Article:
CONCLUSIONS: Minor chlorine dose addition increased selection pressure and many species were sensitive to chlorination. Pipe material seemed to affect mycobacteria occurrence, and bacterial communities with MWT in copper but not in PEX pipes.

SIGNIFICANCE AND IMPACT OF THE STUDY: This study using rRNA showed that chlorination affects especially active fraction of bacterial communities. Copper and PEX differed by the occurrence of some bacterial members despite similar community profiles.

Copper-2 a cause of Alzheimer’s Disease?

Brewer GJ. The Copper-2 Hypothesis for Causation of the Current Alzheimer’s Disease Epidemic. Chem Res Toxicol. 2017 Feb 6. doi: 10.1021/acs.chemrestox.6b00373.

Alzheimer’s disease, the most common cause of dementia, is at epidemic proportions (15 to 44% depending on age, of those age 65 to 84) in the U.S. and other developed countries, but remains relatively rare in undeveloped countries. Surprisingly, solid historical data reveals the epidemic is a creature of the last century. That is the disease was also rare in developed countries, until the 20th century. It is disappointing that these historical and demographic facts have been ignored by the Alzheimer’s disease scientific community. Disappointing because these facts clearly point at an environmental change in the 20th century in developed countries as a major factor in causing the epidemic. Some scientists have discarded the claimed rarity of the disease in the 19th century as incorrect, saying that Alzheimer’s disease is a disease of aging, and the increasing lifespan of people accounts for the current high prevalence of the disease. But this cavalier attitude ignores historical data indicating there were many elderly people in the 19th century that weren’t getting Alzheimer’s disease with any significant frequency. In this review, after documenting that the observed assertions about historical and demographic facts are correct, evidence is amassed that the main environmental culprit causing the Alzheimer’s epidemic is ingestion of divalent copper, or copper-2. The two sources of copper-2 ingestion are drinking water and multimineral supplement pills containing copper. The increase in copper plumbing use in developed countries parallels the increasing prevalence of Alzheimer’s disease. It has been shown that enough copper is leached from copper plumbing in most households to cause Alzheimer’s disease, using the Alzheimer’s disease animal model studies as a guide to toxic levels. It is relatively easy to avoid or greatly diminish copper-2 ingestion by not using copper containing supplement pills, and testing drinking water for copper levels. If the copper in water is too high, a simple device can be put on the tap to remove copper.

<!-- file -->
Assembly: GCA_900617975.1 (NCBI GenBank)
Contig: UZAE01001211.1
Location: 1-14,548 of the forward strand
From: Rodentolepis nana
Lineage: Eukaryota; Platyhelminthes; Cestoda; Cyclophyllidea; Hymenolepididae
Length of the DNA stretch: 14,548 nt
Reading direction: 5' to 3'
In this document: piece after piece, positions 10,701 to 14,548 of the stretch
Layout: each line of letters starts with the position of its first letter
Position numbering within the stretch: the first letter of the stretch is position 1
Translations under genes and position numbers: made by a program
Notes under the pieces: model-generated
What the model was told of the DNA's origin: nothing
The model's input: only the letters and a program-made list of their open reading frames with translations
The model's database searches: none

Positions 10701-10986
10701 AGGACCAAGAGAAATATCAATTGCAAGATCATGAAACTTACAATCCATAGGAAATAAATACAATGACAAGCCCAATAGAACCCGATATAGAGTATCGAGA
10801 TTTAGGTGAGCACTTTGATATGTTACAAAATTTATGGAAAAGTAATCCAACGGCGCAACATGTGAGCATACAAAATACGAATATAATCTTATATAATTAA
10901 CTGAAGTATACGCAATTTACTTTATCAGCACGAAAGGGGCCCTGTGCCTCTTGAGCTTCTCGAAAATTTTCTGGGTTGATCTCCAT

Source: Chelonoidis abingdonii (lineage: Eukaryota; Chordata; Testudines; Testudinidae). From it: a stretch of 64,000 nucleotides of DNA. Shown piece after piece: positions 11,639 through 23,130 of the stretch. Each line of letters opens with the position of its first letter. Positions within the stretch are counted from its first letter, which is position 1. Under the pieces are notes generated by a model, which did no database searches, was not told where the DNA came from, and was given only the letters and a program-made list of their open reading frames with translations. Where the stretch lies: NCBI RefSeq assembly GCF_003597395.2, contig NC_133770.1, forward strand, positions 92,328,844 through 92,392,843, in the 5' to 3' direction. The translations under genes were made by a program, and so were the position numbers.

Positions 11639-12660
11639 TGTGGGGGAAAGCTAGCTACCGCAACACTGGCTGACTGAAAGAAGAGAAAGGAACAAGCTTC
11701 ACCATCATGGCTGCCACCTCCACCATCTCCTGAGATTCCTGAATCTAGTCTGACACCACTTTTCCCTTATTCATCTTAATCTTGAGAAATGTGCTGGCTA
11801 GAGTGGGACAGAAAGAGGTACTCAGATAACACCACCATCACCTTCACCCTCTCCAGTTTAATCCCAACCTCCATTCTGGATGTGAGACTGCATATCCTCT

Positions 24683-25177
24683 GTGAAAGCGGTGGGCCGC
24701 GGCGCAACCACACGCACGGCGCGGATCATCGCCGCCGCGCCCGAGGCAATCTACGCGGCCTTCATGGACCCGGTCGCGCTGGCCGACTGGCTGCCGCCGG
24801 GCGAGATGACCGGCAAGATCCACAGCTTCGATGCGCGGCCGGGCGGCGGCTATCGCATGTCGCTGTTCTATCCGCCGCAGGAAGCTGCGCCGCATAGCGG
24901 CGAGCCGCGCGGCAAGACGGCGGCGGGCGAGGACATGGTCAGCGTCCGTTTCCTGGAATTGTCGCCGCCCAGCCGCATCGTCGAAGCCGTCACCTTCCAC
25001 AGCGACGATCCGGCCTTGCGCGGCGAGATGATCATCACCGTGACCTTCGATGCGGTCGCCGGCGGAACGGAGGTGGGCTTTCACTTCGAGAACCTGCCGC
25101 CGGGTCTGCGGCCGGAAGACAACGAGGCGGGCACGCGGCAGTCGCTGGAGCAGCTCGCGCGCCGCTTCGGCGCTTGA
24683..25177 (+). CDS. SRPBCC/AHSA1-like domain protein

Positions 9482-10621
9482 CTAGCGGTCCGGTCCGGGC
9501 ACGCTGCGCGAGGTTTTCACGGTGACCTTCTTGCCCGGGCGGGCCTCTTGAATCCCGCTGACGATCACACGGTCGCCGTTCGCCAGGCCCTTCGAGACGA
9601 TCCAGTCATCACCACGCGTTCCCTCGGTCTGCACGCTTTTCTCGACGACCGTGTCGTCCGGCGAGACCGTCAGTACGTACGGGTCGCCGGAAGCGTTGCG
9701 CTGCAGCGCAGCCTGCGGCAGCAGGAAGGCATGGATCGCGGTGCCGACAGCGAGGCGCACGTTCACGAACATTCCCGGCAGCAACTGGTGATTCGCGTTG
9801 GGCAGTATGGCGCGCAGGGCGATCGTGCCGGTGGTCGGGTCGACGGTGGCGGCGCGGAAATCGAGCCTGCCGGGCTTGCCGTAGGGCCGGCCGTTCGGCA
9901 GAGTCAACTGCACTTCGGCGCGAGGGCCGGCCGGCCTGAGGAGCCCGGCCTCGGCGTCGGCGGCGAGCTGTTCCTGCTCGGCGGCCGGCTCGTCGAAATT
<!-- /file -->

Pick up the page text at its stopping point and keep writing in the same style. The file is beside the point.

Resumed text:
Divalent Copper as a Major Triggering Agent for Alzheimer’s Disease

Brewer GJ Divalent Copper as a Major Triggering Agent in Alzheimer’s Disease. Journal of Alzheimer’s Disease 2015 Apr 8.